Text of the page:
Fools and Jesters in Literature, Art, and History: A Bio-Bibliographical Sourcebook

By Vicki K. Janik; Emmanuel S. Nelson | Go to book overview

human understanding in general. The foundation that the Forms provide for the Socratic vision gives it an underlying sense of security, but since that vision constantly seeks justification by argument, and all arguments prove inadequate, that security is simultaneously undermined. Socratic philosophy is thus characterized by an essential incongruity between fulfillment and shortcoming, between security and risk, between celebration and criticism. In this oscillation and ambivalence, it recalls the comic vision.

Socrates' laughter in the Phaedo is described as "gentle." Any ridiculing laughter is left to his companions. This gentleness arises from Socrates' belief in the true and good foundation of the world, which enables him to manifest a secure and generous spirit. Yet it remains impossible for Socrates to account for a belief in the good and pure because accounting, or giving a logos, can only occur after the commitment to logos and an edifying view of the cosmos has already been made. This results in an incongruous situation similar to what David Hume identified as the "whimsical condition of mankind." The philosopher's "last laugh" in the Phaedo, called forth by the ultimate questions concerning life and death, illuminates this double significance of the human condition especially intensely, simultaneously indicating the paltry and inadequate efforts and results of human words and deeds to grasp the nature of the cosmos and act in harmony with it while, in spite of this acknowledgment, pointing trustfully to the rational and good basis of the world that provides both a standard of judgment and a promise of security for human thought and action.


CRITICAL RECEPTION

The ultimate meditation on the significance of the Socratic life that Plato provides in the Phaedo and that provides the basis for such a great portion of Western thought confirms the comic foolery of the philosopher but shows its profound metaphysical roots. The Socratic and comic visions share a generous spirit and promise of security that is very appealing, but their very workings undercut what they seem to establish. In this incongruous tension between fulfillment and falling short, between having it all and having the rug pulled out from under one, what is left but, as happens periodically during Socrates' last discussion, to laugh?


NOTE
1
Most modern commentators do not follow this line of thought. Although it is not unusual to ascribe a humorous quality to Socrates, it is typically confined to his eccentricities and ironic banter.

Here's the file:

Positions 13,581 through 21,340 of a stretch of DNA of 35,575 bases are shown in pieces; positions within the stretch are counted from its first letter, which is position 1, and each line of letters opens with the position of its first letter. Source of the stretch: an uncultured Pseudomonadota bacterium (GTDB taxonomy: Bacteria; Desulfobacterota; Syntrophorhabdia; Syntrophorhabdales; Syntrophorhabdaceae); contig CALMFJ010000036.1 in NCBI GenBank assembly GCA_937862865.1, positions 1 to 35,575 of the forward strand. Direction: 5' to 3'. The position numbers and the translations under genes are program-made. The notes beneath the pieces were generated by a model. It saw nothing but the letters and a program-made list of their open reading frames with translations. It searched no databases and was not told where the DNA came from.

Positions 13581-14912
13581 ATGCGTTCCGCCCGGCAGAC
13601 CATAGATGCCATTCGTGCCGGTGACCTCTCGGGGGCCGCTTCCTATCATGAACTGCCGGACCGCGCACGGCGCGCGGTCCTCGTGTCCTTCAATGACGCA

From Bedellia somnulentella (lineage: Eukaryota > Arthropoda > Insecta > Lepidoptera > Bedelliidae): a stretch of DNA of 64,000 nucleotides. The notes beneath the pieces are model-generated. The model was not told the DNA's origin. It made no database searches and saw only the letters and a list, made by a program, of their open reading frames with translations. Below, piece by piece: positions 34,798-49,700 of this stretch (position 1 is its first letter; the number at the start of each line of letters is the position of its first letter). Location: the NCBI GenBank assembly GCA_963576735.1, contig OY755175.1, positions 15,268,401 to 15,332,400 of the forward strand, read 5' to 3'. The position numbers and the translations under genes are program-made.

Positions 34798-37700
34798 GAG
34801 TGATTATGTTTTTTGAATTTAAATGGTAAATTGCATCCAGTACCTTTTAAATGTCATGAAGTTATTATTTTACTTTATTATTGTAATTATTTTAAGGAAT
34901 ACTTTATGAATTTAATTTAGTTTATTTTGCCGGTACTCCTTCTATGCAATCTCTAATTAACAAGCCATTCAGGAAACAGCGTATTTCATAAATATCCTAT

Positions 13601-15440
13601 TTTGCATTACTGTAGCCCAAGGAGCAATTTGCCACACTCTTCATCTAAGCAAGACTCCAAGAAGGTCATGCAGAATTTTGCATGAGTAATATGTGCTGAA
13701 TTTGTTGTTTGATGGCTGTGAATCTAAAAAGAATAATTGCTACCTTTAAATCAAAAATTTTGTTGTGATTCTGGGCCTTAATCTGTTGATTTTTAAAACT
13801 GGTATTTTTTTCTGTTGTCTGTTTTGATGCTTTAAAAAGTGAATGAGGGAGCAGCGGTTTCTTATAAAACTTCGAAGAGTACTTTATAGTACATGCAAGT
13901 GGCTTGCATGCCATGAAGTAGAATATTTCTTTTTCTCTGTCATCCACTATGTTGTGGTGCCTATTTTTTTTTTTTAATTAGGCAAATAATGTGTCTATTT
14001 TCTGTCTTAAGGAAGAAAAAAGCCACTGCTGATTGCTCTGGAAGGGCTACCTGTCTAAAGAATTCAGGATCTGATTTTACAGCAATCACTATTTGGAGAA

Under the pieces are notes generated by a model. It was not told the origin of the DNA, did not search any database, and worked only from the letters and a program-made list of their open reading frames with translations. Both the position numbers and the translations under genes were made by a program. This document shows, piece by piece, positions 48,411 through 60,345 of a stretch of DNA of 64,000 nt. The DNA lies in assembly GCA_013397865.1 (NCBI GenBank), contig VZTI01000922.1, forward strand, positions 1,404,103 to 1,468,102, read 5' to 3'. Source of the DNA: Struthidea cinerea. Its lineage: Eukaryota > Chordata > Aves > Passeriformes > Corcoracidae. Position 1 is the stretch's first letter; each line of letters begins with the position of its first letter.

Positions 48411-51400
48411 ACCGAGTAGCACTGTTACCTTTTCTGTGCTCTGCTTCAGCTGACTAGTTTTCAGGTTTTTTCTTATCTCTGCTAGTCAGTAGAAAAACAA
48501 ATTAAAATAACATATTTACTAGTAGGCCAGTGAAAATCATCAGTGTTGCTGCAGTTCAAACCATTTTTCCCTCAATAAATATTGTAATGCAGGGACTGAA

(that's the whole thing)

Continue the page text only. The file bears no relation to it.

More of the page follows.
-404-

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Fools and Jesters in Literature, Art, and History: A Bio-Bibliographical Sourcebook
Table of contents

Table of contents

  • Title Page iii
  • Contents vii
  • Preface xiii
  • Acknowledgments xvii
  • Introduction 1
  • Notes 20
  • Woody Allen - The Clown as Tragic Hero 25
  • The Anthropology of Fools 33
  • Notes 39
  • Robert Armin 41
  • Notes 48
  • Archy Armstrong 50
  • The Badin 55
  • Lucille Ball 62
  • Jean-Louls Barrault 71
  • Critical Reception 77
  • Beckett's Postmodern Clowns - Vladimir (Didi), Estragon (Gogo), Pozzo, and Lucky 79
  • Jack Benny 85
  • Birbal 91
  • Selected Bibliographv 96
  • The Bishop of Fools 97
  • Note 104
  • George Burns and Gracie Allen the Jewish Vaudeville Tradition 106
  • The Camp 113
  • Canio-Pagliacco and Petrouchka - Two Contrasting Images of Pierrot 120
  • Charlie Chaplin 127
  • The American Circus Clown 136
  • Commedia Dell'Arte 146
  • Selected Bibliograph 153
  • Native American Coyote Trickster Tales and Cycles 155
  • Notes 164
  • The Drag Queen 169
  • Sir John Falstaff 176
  • Feste 185
  • W. C. Fields 194
  • Folly in the Enduring Tradition 198
  • The Fop - Apes and Echoes of Men": Gentlemanly Ideals and the Restoration 207
  • Notes 212
  • Gimpel 215
  • Joseph Grimaldi 220
  • Notes 224
  • Forrest Gump - Innocent Fool 226
  • Hamlet 231
  • Hephaestus, Hermes, and Prometheus - Jesters to the Gods 237
  • Note 245
  • The Heyoka of the Sioux 246
  • Clowns of the Hopi 250
  • Selected Bibiliography 253
  • Knaves and Fools in Ben Jonson 254
  • Buster Keaton 265
  • William Kemp 273
  • Stan Laurel and Oliver Hardy Yin and Yang 281
  • Lear's Fool - (England: in William Shakespeare's King Lear: 1605 289
  • Loki, the Norse Fool 295
  • The Marx Brothers 298
  • Notes 306
  • Selecteid Bibliograpy 306
  • Merry Report 308
  • Paul the Apostle 316
  • Notes 325
  • Penasar of Bali - Sacred Clowns 329
  • Note 335
  • Pierrot - Dramatic and Literary Mask 336
  • Plautus's Clowns 343
  • Puck/Robin Goodfellow 351
  • Punch and Judy 363
  • FrançOis Rabelais 370
  • Martha Raye 376
  • Rigoletto 382
  • Schlemiels and Schlimazels 388
  • The Sleary Circus 395
  • Socrates as Fool in Aristophanes and Plato 400
  • Note 404
  • Will Sommers 406
  • The Sottie, the Sots, and the Fols 411
  • South African Political Clowning Laughter and Resistance to Apartheid 419
  • Ciritical Reception 427
  • Country Squires and Bumpkins 428
  • Selected Bibliographv 436
  • The Three Stooges 438
  • Taishu Engeki - Subverting the Patterns of Japanese Culture 445
  • Note 452
  • The Tarot Fool 453
  • The Tarot Fool in English and American Novels 459
  • Touchstone 466
  • The Vice Figure in Middle English Morality Plays 471
  • The Vice in Henry Medwall's Nature 485
  • Mae West 494
  • The Yankee 500
  • Zanni 508
  • Critical Reception 512
  • Selected General Bibliography 513
  • Index 521
  • About the Editor and Contributors 545
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